Saturday, December 11, 2010

Weekly Focus: Equity - Fixed Income - Forex

Equities: One down 
One down – Bush’s tax cuts extended 

One of our key short-term concerns for the equity market has been removed. President
Obama has extended the Bush tax cuts, which would otherwise have expired on 31
December 2010. Obama’s compromise with the Republicans means, furthermore, there is
potential for a two-year stop for unemployment insurance tax, equivalent to 0.7% of
GDP. Thus an additional potential damper on the US’s fragile recovery is gone. That
leaves the PIIGS crisis – which has mostly been affecting global risk appetite, along with
job creation, deflationary pressures and the housing market – as factors constituting the
most important macroeconomic obstacles to the continued rise of the equity market. The
PIIGS crisis will probably flare up regularly over the coming year and so fears of yet
another PIIGS nation collapsing will therefore probably remain in place, even though the
real economic effects of the crisis appear  unclear. The overall effect on the stronger
European economies is positive, as they can benefit from lower funding costs for both
companies and consumers. At the same time, exports from these countries are particularly
exposed to the new growth markets. Hence the euro weakening will be a boost to
competitiveness, which should subsequently help lift corporate profits. One result of the
crisis continuing into 2011 could therefore be a further rotation from the southern/central
European equity markets to, for example, the Nordic equity markets, as we have already
seen in 2010. The crisis will have a mixed impact on Financials in Europe. Banks mainly
exposed to the economically strong countries will perform much better earnings-wise
than banks exposed to the debt-ridden nations. Likewise, there will be a great difference
in the funding costs of households and companies. Overall though, there is some basis for
banks – driven by northern Europe – to surprise in Q4.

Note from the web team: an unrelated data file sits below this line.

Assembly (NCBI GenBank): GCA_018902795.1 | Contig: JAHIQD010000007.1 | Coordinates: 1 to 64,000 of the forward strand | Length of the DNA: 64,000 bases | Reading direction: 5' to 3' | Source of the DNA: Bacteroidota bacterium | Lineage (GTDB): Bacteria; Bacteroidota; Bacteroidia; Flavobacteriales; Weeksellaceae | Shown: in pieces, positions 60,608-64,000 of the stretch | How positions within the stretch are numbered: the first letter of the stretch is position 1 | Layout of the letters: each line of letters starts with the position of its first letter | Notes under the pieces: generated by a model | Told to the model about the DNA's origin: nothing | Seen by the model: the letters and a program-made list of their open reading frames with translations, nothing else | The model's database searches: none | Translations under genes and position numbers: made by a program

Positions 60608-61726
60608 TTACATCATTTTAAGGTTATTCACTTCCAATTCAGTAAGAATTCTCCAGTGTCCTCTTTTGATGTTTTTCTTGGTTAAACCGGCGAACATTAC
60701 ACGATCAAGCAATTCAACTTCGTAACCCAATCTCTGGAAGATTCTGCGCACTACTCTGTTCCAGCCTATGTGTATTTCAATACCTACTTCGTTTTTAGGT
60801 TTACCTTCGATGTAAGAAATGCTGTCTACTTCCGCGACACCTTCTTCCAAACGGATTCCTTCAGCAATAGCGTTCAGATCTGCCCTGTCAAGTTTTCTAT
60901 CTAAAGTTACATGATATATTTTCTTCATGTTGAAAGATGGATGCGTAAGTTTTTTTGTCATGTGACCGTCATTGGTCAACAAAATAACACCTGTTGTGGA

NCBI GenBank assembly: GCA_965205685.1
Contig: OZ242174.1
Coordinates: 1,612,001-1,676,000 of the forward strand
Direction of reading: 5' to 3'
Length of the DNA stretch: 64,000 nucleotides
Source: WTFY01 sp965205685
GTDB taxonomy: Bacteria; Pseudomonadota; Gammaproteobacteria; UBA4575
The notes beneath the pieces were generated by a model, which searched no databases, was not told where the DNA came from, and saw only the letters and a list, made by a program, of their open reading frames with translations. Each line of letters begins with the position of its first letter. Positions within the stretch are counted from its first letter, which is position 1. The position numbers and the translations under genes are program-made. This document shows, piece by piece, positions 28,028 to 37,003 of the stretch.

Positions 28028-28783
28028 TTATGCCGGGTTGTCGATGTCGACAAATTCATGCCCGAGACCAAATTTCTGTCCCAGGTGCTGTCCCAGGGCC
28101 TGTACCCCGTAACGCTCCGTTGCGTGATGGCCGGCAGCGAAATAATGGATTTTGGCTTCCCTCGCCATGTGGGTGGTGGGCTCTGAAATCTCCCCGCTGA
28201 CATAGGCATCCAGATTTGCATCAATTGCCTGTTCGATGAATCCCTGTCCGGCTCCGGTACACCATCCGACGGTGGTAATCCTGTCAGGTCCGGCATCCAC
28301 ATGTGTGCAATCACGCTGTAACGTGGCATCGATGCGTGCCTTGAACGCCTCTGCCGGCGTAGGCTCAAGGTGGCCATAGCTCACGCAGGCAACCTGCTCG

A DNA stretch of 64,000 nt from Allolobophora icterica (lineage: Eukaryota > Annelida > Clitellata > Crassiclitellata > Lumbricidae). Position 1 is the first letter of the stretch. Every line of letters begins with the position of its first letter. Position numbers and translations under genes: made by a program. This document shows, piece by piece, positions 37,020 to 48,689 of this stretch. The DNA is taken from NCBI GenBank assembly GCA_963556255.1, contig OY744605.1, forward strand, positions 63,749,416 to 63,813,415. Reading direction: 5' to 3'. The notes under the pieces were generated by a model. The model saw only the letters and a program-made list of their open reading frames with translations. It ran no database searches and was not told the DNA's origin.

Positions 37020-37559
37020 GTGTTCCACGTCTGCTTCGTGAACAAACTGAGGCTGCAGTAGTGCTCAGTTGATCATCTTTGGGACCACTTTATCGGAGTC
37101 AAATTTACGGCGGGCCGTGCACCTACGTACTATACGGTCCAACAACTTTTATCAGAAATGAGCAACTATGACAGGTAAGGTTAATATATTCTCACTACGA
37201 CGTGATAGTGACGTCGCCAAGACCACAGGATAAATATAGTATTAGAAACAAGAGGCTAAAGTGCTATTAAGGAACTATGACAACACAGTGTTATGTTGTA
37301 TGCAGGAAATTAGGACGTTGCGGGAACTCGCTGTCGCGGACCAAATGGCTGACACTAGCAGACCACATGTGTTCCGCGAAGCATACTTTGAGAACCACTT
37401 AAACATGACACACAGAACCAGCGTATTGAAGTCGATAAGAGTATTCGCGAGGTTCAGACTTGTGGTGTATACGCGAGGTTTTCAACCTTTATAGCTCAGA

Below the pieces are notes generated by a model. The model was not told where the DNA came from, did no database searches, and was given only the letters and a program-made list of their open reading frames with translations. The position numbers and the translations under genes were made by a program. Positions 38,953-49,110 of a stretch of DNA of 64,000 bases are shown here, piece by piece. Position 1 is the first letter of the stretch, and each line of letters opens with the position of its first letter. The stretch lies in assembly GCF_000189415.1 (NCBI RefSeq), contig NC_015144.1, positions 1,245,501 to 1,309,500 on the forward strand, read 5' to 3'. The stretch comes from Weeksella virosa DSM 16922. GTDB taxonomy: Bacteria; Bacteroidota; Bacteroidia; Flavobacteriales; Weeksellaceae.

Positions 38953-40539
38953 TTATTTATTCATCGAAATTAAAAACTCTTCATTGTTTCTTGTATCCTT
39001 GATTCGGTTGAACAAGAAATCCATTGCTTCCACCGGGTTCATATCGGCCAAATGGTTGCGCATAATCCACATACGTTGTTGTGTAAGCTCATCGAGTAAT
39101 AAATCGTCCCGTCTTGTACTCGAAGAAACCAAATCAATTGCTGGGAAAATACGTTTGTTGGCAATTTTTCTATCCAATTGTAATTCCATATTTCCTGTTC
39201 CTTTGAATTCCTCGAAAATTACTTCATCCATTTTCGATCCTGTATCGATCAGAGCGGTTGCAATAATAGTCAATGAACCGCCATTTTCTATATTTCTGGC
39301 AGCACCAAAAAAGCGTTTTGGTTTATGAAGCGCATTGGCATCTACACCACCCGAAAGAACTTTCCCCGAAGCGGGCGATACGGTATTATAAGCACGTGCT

Christmas is coming 
Given the weak job situation in the US we remain worried about the shift from global
growth powered by the industrial cycle to growth powered by final demand from
consumers in particular. However, it would seem that our worries of a lacklustre
Christmas season can be ignored. Sales reports from the major US retail chains for
November were positive. Hence the sharp increase in inventories in Q3 appears at least
partially justified. Solid US retail sales have also been reflected in equity price rises
among retailers. However, rises driven by Christmas season earnings momentum can
quickly reverse if the job market does not pick up. Likewise, one should bear in mind that
these strong retail sales are mainly due to massive sales campaigns and heavy price
discounts that may simply have brought forward sales that will then be missing from Q111.

The week ahead 
A busy week, with plenty of indicators on the OECD industrial cycles  (USA: NY Fed
15/12, Philly Fed 16/12, Germany: PMI 16/12, Ifo 17/12, Europe: PMI 16/12) and the
pressure on margins via inflation reports  (USA: Producer prices 14/12, Consumer
prices 15/12, EU: Consumer prices 16/12). There will also be indications of the impact
on the US housing market  (NAHB Housing market index 15/12). A picture of one of
the most important growth engines for sustainable growth will come with the US’s NFIB
small and medium enterprise optimism, due 14/12. Possible indications of a coming
turnaround in the US economy could show up in the  Leading indicator 17/12.  An
exciting week for equity markets indeed.

Fixed Income: Bond carnage 
Another week, another sell-off 
The global fixed income sell-off intensified this week. German and Danish 10-year
government bonds reached the highest levels seen since April or May, leaving curves
significantly steeper.

The main source of weakness continues to be the US Treasury market. During Tuesday
and Wednesday the 10-year US Treasury bond sold off by some 35 basis points on news
that the Obama administration and the US Congress agreed on a new stimulus bill. While
it was hardly surprising that the Bush tax cuts were extended the Bill added USD150-
200bn of further stimulus on top of that. However, with the Fed buying USD110bn of US
Treasuries each month, this additional supply of bonds should be no big deal for the

Ostensibly, much of the sell-off – in our view – still appears to be driven by position
squaring (profit taking). Going into QEII both real money and speculative investors have
been very long duration – buying the rumour. But then after QEII everyone seems to have
been selling on the fact. In a thin year-end market, this has amplified the impact from